**4/20/15 We are experiencing some issues with the site calculator below. As a temporary fix, please use the above calculator!**

Input the number of trials (n or X) into the “X” box, then type the probability into the “P(x)” box. Click “Calculate Expected Value.”

for multiple probabilities, click the “More” button to enter more X/P(X)

X

P(X)

P(X)

Sum P(x):

0

0

Expected Value:

0

0

If you prefer an online interactive environment to learn R and statistics, this *free R Tutorial by Datacamp* is a great way to get started. If you're are somewhat comfortable with R and are interested in going deeper into Statistics, try *this Statistics with R track*.

*Facebook page*and I'll do my best to help!

Expected Value Calculator was last modified: October 15th, 2017 by

I typed the necessary information in multiple times ans the expected value result did not change from zero. i am very frustrated at this. take this website down if you’re going to advertise something that seems great but doesn’t work. ridiculous.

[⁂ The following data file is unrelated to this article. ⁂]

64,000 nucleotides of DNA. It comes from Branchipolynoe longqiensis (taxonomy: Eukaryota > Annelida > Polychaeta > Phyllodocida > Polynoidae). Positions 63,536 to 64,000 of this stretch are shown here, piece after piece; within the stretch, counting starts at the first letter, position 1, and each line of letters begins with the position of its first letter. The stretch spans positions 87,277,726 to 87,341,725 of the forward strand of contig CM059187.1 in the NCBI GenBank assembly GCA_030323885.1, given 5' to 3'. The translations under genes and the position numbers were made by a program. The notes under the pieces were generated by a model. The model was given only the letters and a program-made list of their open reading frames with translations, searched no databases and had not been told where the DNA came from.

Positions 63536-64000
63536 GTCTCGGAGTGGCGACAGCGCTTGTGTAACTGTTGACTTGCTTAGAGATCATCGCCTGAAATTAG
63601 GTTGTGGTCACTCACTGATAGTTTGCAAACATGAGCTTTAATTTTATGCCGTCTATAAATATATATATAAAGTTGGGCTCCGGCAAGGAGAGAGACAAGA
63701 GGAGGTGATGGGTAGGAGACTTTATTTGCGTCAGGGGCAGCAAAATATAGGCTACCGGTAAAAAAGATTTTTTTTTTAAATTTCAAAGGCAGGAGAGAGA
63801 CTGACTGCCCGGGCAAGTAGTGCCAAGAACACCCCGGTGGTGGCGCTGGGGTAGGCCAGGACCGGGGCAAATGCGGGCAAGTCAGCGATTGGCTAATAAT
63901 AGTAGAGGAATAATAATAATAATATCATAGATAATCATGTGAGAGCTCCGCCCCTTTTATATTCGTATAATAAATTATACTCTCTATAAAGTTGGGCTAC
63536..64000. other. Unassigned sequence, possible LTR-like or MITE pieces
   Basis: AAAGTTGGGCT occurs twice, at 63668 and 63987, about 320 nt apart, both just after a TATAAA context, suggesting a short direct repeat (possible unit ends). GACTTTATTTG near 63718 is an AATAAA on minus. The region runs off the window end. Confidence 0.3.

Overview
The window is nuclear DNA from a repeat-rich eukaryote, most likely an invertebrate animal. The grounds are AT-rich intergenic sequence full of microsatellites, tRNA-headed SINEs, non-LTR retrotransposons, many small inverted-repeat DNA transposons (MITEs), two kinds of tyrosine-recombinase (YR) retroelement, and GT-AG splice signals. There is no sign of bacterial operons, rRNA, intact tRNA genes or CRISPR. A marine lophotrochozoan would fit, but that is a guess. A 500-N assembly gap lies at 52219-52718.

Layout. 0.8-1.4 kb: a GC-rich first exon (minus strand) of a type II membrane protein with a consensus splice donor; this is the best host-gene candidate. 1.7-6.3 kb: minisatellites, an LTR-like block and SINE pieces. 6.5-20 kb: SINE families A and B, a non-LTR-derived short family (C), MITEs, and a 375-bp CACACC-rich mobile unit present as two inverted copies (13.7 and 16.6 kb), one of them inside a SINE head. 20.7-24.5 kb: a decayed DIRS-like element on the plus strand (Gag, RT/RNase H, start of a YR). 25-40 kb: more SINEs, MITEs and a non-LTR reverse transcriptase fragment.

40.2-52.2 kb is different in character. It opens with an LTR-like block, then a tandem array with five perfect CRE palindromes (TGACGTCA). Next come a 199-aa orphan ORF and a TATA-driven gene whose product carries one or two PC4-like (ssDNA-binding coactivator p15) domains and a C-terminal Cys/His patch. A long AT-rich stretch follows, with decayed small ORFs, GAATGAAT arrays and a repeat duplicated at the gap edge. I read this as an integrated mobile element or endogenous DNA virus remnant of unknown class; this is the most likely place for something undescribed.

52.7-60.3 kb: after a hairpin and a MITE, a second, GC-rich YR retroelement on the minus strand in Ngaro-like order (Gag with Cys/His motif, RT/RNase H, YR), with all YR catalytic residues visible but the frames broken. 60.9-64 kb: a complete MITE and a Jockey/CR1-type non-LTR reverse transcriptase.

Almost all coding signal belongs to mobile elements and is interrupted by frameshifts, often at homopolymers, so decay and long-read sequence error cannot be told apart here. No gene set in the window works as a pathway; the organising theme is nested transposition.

Did you hit the “calculate expected value” button? You need to do that otherwise it will stay at zero.

doesn’t work well in the slightest. i agree with andale

Hello, Paul,

It works fine for me (I tried it in IE and Chrome), so I’m stumped. If you could let me know what your inputs are I will see if I can troubleshoot.

Regards,

hi

Liam,

What trouble are you having?

Nice job with the temp. fix on the calculator, glad to see a website that genuinely is trying to help people with a format that doesn’t look like it belongs in ’02. Keep up the good work.

Thanks, Tyler. I’m constantly working to keep things updated.

first off I love the site and your videos GREAT JOB!! I told my professor about it, It is one of the reasons why I understand STATS

what calculator I use, How do I solve with a TI-84 and what video do I refer to as how to :

1. Using the tables and assuming that x is a normal (mean = 1 and standard deviation = 2), calculate

p(x>0)

p(x3)

p(x>5)

2. if x has a normal distribution with a mean 3 and standard deviation 9, calculate :

a.) p(x

b) = 0.0110I think this should help: http://www.statisticshowto.com/ti-83-normalcdf/

Glad you find the site helpful :)